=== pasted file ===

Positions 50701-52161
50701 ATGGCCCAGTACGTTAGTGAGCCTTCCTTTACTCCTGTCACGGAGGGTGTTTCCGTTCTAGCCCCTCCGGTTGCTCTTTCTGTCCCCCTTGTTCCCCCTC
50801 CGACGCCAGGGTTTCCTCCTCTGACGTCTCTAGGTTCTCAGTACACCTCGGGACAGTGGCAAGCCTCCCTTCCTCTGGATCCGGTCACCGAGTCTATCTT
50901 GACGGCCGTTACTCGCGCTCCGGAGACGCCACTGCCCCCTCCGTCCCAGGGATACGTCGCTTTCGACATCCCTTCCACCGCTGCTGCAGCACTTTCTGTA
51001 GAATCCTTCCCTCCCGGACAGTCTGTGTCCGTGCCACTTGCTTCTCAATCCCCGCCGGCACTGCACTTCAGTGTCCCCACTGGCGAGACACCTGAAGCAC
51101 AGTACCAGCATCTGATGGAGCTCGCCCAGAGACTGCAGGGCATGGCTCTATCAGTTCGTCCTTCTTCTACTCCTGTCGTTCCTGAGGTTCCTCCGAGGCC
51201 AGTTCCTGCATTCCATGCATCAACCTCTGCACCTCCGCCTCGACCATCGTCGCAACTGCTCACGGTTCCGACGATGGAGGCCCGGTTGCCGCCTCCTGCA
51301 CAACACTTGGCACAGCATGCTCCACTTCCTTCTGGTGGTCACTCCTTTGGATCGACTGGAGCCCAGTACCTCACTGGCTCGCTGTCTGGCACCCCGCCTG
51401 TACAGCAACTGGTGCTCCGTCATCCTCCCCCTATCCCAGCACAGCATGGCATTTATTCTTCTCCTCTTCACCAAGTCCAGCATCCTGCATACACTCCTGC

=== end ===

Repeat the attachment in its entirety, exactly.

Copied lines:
Positions 50701-52161
50701 ATGGCCCAGTACGTTAGTGAGCCTTCCTTTACTCCTGTCACGGAGGGTGTTTCCGTTCTAGCCCCTCCGGTTGCTCTTTCTGTCCCCCTTGTTCCCCCTC
50801 CGACGCCAGGGTTTCCTCCTCTGACGTCTCTAGGTTCTCAGTACACCTCGGGACAGTGGCAAGCCTCCCTTCCTCTGGATCCGGTCACCGAGTCTATCTT
50901 GACGGCCGTTACTCGCGCTCCGGAGACGCCACTGCCCCCTCCGTCCCAGGGATACGTCGCTTTCGACATCCCTTCCACCGCTGCTGCAGCACTTTCTGTA
51001 GAATCCTTCCCTCCCGGACAGTCTGTGTCCGTGCCACTTGCTTCTCAATCCCCGCCGGCACTGCACTTCAGTGTCCCCACTGGCGAGACACCTGAAGCAC
51101 AGTACCAGCATCTGATGGAGCTCGCCCAGAGACTGCAGGGCATGGCTCTATCAGTTCGTCCTTCTTCTACTCCTGTCGTTCCTGAGGTTCCTCCGAGGCC
51201 AGTTCCTGCATTCCATGCATCAACCTCTGCACCTCCGCCTCGACCATCGTCGCAACTGCTCACGGTTCCGACGATGGAGGCCCGGTTGCCGCCTCCTGCA
51301 CAACACTTGGCACAGCATGCTCCACTTCCTTCTGGTGGTCACTCCTTTGGATCGACTGGAGCCCAGTACCTCACTGGCTCGCTGTCTGGCACCCCGCCTG
51401 TACAGCAACTGGTGCTCCGTCATCCTCCCCCTATCCCAGCACAGCATGGCATTTATTCTTCTCCTCTTCACCAAGTCCAGCATCCTGCATACACTCCTGC